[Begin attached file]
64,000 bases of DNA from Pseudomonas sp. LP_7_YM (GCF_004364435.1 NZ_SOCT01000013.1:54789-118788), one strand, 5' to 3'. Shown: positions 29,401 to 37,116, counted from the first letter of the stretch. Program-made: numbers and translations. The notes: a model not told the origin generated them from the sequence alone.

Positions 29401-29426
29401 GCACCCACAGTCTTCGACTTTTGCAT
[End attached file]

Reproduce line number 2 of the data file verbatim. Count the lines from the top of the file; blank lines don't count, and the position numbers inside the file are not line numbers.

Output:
Positions 29401-29426